Friday, September 25, 2009

The Zelaya Affair Was Not a Coup

Congressional legal analysis has confirmed what I concluded over two months ago:

Available sources indicate that the judicial and legislative branches applied constitutional and statutory law in the case against President Zelaya in a manner that was judged by the Honduran authorities from both branches of the government to be in accordance with the Honduran legal system.

However, removal of President Zelaya from the country by the military is in direct violation of the Article 102 of the Constitution, and apparently this action is currently under investigation by the Honduran authorities.

I concluded much the same thing:

The vast majority of the international community is focused on the lack of formal removal procedures by condemning the admittedly unusual expulsion of Zelaya. But this incorrect focus ignores the initial violation of the constitution that apparently voided Zelaya's presidency. And this focus ignores the greater damage that Zelaya appeared to have planned for the constitution of Honduras, judging by the friends he kept.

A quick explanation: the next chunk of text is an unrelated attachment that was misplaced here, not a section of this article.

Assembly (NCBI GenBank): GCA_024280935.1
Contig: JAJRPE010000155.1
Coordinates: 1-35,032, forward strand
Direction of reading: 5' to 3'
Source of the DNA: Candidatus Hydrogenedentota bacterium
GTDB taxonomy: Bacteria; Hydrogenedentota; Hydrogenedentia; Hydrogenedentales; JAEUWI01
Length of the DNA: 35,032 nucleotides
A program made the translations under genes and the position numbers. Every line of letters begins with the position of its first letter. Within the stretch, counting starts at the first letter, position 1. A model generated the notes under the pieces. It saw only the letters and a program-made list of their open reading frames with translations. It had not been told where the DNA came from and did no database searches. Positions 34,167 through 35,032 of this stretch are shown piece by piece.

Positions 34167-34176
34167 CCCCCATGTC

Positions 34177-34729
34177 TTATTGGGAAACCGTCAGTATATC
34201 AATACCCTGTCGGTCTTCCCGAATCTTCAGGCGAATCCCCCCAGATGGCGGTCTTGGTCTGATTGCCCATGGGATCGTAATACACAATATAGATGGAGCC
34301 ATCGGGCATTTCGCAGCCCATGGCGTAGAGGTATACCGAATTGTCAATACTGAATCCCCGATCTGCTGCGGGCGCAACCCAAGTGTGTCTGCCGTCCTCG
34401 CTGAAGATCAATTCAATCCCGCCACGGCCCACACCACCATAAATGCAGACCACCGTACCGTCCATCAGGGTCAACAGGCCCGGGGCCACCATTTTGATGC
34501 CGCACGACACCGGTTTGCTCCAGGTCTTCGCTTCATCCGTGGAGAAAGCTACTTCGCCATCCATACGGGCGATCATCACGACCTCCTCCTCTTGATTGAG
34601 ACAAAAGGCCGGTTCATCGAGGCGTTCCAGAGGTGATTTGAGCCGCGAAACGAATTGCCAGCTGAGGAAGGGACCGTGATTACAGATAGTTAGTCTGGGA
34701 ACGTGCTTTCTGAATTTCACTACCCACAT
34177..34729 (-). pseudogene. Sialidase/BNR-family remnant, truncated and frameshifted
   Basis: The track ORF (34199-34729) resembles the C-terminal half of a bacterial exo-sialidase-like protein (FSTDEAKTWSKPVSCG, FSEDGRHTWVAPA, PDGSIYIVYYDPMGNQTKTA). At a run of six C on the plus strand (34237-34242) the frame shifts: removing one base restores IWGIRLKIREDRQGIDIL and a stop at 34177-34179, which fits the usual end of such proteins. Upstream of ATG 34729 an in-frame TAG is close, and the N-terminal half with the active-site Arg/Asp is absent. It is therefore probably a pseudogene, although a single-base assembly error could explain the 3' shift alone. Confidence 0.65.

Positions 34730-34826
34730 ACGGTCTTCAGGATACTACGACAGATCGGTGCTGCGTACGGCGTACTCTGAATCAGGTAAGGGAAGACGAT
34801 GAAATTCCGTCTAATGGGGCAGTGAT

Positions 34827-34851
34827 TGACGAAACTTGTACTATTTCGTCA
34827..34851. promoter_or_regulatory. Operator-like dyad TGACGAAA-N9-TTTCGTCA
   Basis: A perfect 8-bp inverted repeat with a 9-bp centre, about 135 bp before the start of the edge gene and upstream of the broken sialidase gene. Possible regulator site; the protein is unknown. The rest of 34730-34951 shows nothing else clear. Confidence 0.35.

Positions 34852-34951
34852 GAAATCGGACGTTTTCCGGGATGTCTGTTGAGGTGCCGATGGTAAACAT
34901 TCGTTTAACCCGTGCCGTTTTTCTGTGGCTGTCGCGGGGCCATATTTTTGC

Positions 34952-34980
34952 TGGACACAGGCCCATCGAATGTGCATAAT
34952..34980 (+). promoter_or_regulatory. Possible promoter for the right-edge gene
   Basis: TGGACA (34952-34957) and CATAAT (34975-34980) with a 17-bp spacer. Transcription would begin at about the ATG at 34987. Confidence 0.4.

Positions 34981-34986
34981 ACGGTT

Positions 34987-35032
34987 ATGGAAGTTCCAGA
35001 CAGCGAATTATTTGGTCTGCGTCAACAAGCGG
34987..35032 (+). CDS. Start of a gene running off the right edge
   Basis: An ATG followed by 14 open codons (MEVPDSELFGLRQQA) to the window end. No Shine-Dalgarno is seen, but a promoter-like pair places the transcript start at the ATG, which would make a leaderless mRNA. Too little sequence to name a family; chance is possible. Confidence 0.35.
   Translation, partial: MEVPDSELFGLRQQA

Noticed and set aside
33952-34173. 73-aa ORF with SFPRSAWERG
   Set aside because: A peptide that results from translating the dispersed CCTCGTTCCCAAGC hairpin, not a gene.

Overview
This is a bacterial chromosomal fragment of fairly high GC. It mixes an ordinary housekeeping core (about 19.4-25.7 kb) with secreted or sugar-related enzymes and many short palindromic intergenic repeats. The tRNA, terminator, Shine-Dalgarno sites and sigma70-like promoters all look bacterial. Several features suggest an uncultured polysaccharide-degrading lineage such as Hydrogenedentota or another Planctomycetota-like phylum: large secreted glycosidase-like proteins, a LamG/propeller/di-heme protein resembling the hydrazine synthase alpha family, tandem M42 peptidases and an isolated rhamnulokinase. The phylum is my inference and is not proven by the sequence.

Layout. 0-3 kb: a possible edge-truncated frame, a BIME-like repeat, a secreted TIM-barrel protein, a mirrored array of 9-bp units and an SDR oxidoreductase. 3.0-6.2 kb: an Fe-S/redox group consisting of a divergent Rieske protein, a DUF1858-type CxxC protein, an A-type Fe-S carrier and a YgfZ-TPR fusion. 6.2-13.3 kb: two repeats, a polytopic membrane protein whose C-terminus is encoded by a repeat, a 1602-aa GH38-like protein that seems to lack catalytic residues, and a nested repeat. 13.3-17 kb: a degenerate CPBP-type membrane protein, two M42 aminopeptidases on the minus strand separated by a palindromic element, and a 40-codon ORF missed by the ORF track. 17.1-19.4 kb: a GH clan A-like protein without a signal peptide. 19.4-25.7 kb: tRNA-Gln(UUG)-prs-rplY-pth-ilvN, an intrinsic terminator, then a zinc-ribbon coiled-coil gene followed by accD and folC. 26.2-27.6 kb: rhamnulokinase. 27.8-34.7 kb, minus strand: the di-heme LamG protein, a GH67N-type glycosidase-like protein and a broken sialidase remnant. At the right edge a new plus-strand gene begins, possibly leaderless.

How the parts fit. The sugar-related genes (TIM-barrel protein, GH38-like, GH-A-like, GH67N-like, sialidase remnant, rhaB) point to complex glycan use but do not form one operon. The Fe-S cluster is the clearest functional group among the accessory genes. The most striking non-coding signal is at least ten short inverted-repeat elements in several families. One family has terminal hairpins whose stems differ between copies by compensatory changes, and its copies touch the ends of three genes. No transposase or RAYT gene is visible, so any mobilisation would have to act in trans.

Even though there is no formal mechanism for removing a president who voided their office by violating the constitution, the broad support in the legislative and judicial branches for removing Zelaya shows that the Hondurans did what they needed to do to defend their democracy. The military is to be commended for supporting rule of law rather than condemned for staging a coup.

For Hondurans, their constitution is not a suicide pact designed to thwart true democrats who would defend rule of law and shield proto-dictators from any consequences for their undermining of the rule of law.

Clearly, Honduras should have arrested and tried Zelaya for his crimes when he was ousted.

Micheletti needs to hold firm despite the pressure he and his fellow democrats are weathering. They are on the right side of this dispute and ever so slowly, it may finally be dawning on the world that siding with Chavez and Castro probably doesn't indicate we've made the right initial choice.